A grandfather whose pet was savaged by another dog was then attacked with a tennis racket by its owner.

Charles Scott was out walking pet, Ted, when it was "severely" attacked by Andrew Richards' animal in Wallsend.

When attempts to split the dogs up by Richards failed, Mr Scott stuck the aggressive animal with a tennis racket to try to save his own pet.

He then picked up Ted, who he thought was dead, and as he walked off, Richards attacked him from behind, hitting him on the head with the racket.

Mr Scott was left with a bleeding wound to his head and has suffered serious consequences as a result.

Newcastle Crown Court heard it was on October 6 last year around 4pm when the two men were separately walking their dogs off their leads.

Vince Ward, prosecuting, said: "The defendant's dog attack Mr Scott's dog. The defendant's dog was holding the other dog in its jaw by the neck.

"The defendant tried, unsuccessfully, to get his dog to release Mr Scott's dog.

"Because that was unsuccessful, Mr Scott hit the defendant's dog with a tennis racket he found in a garden.

"Mr Scott picked up his dog, which appeared to him to be dead at that time but fortunately was not.

"He began to walk away towards his home and the defendant then picked up the tennis racket and hit Mr Scott over the head from behind."

Mr Ward added: "He was particularly vulnerable at the time as he had his back to the defendant when he struck and was clearly preoccupied by the condition his dog was in."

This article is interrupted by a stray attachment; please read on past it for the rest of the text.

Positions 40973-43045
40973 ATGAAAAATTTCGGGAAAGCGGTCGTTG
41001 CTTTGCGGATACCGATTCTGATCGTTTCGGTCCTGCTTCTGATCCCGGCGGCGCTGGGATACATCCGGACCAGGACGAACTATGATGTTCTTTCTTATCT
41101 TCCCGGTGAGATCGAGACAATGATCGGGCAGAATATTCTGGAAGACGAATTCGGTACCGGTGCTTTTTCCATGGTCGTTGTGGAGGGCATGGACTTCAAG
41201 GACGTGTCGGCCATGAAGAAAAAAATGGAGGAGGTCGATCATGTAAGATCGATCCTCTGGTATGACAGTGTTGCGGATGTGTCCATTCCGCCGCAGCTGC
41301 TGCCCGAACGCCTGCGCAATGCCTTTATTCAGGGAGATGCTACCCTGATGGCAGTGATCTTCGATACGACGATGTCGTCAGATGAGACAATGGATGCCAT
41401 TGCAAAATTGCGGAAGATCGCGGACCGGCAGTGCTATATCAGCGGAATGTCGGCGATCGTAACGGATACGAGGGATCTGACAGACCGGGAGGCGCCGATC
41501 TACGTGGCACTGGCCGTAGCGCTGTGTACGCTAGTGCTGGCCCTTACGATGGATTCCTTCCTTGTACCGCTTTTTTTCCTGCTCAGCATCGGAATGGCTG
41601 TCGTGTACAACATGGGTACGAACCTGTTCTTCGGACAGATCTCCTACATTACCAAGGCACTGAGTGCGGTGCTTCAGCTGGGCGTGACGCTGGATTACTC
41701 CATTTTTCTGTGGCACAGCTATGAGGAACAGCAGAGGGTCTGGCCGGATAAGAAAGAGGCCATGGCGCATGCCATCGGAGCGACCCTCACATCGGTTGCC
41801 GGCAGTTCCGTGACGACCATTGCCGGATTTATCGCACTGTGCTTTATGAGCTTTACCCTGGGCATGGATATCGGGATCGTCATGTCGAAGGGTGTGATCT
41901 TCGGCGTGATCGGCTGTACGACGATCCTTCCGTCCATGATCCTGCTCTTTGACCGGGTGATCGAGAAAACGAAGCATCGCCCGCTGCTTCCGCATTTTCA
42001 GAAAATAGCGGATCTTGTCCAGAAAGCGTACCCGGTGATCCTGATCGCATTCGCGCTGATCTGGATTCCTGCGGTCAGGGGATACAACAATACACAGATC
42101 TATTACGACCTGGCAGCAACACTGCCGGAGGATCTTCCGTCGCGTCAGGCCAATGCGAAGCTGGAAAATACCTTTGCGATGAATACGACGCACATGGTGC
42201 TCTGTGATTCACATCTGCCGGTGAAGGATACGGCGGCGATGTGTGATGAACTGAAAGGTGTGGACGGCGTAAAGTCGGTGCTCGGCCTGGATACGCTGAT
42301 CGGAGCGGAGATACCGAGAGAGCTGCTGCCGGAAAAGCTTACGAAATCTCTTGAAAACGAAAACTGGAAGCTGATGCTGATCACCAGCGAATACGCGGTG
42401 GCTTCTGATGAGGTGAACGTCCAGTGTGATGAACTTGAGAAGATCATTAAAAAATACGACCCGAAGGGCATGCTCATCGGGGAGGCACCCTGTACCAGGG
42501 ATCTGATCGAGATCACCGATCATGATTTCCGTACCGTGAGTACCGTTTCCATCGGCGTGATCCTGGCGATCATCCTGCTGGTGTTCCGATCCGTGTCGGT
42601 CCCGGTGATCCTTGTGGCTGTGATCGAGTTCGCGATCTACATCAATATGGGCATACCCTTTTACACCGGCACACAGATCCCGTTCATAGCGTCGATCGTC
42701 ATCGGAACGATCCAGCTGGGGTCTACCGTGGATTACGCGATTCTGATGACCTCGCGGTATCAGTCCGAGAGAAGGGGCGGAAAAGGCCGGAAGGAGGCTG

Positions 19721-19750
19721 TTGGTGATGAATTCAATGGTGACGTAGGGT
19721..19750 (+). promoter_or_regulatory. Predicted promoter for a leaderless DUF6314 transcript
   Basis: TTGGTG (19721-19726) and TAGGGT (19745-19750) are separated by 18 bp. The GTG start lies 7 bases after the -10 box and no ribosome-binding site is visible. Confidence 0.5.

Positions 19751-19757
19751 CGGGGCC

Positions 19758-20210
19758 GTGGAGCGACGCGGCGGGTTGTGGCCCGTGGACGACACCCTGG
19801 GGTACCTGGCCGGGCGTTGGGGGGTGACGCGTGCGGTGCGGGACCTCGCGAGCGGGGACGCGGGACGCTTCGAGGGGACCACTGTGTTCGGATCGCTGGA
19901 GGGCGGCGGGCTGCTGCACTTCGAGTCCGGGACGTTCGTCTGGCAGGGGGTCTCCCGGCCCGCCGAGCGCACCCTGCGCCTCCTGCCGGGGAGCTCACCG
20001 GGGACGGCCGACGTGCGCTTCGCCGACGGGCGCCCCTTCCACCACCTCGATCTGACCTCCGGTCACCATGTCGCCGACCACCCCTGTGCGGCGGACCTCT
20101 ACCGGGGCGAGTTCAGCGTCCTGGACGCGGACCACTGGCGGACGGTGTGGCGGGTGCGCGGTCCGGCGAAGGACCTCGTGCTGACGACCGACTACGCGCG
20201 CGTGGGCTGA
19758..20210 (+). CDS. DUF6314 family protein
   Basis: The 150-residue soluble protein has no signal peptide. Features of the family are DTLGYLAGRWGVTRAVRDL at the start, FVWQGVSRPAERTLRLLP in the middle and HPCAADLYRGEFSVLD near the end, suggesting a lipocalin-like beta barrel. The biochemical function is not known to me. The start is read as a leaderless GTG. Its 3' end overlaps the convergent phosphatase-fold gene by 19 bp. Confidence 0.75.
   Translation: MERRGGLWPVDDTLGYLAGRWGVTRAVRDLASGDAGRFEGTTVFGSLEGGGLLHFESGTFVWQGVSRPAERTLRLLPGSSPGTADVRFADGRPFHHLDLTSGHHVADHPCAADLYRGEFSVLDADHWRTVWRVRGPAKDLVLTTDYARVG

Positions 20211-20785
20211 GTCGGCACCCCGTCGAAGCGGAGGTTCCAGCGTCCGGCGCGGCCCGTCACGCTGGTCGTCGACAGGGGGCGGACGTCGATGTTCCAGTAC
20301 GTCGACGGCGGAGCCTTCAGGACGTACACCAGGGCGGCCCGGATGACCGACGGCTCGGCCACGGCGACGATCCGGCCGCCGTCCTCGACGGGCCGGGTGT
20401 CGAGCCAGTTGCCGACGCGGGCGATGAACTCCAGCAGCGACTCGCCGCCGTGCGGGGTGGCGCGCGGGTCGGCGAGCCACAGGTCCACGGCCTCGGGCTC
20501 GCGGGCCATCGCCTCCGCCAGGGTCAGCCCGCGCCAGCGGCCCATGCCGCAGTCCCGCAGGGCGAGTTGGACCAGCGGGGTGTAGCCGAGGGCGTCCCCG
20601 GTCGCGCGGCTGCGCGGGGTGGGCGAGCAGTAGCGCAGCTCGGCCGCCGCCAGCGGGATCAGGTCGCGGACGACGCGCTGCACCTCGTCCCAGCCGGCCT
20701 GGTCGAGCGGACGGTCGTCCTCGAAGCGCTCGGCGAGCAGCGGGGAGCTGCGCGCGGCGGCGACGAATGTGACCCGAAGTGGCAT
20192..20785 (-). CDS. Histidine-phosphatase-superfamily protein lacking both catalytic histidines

Richards then raised the racket a second time, as if to hit him again, but neighbours who saw the incident unfold banged on the window and shouted, which put him off.

The couple who witnessed the attack took photographs of the attacker and Richards was identified and arrested after they were posted on social media.

The court heard the injury bled immediately and Mr Scott's niece, who is a nurse, cleaned the wound, which was around 9 to 10cm long and applied steristrips.

The victim said in a statement read to the court that he regularly walked the route with his eight-year-old grandson but is now frightened to in case he sees Richards again.

He said he suffered financial loss as a result of the dog attack and also had "sharp headaches" and "reactive depression" brought on by the assault.

Richards, 48, of Alnwick Street, Wallsend, who has 39 previous convictions, including for assault, throwing a corrosive substance and possessing offensive weapons, pleaded guilty to unlawful wounding.

He was sentenced to 12 months suspended for 18 months with 150 hours unpaid work and £1,500 compensation.

Judge Robert Adams told him: "This attack on him was completely unprovoked and it was your dog that attacked his.

"It has caused him significant concerns.

"He suffers headaches, becomes tearful and didn't want to go out. This was entirely down to the attack you carried out on him."

The judge added that Richards had been out of trouble for 12 years and reacted impulsively to his dog being struck and was remorseful.

Joe Hedworth, defending, said Richards is a dad-of-four and works as a painter and decorator, adding: "He apologises profusely and accepts full responsibility and is greatly ashamed..

"Fortunately the injuries were not as serious as they could have been."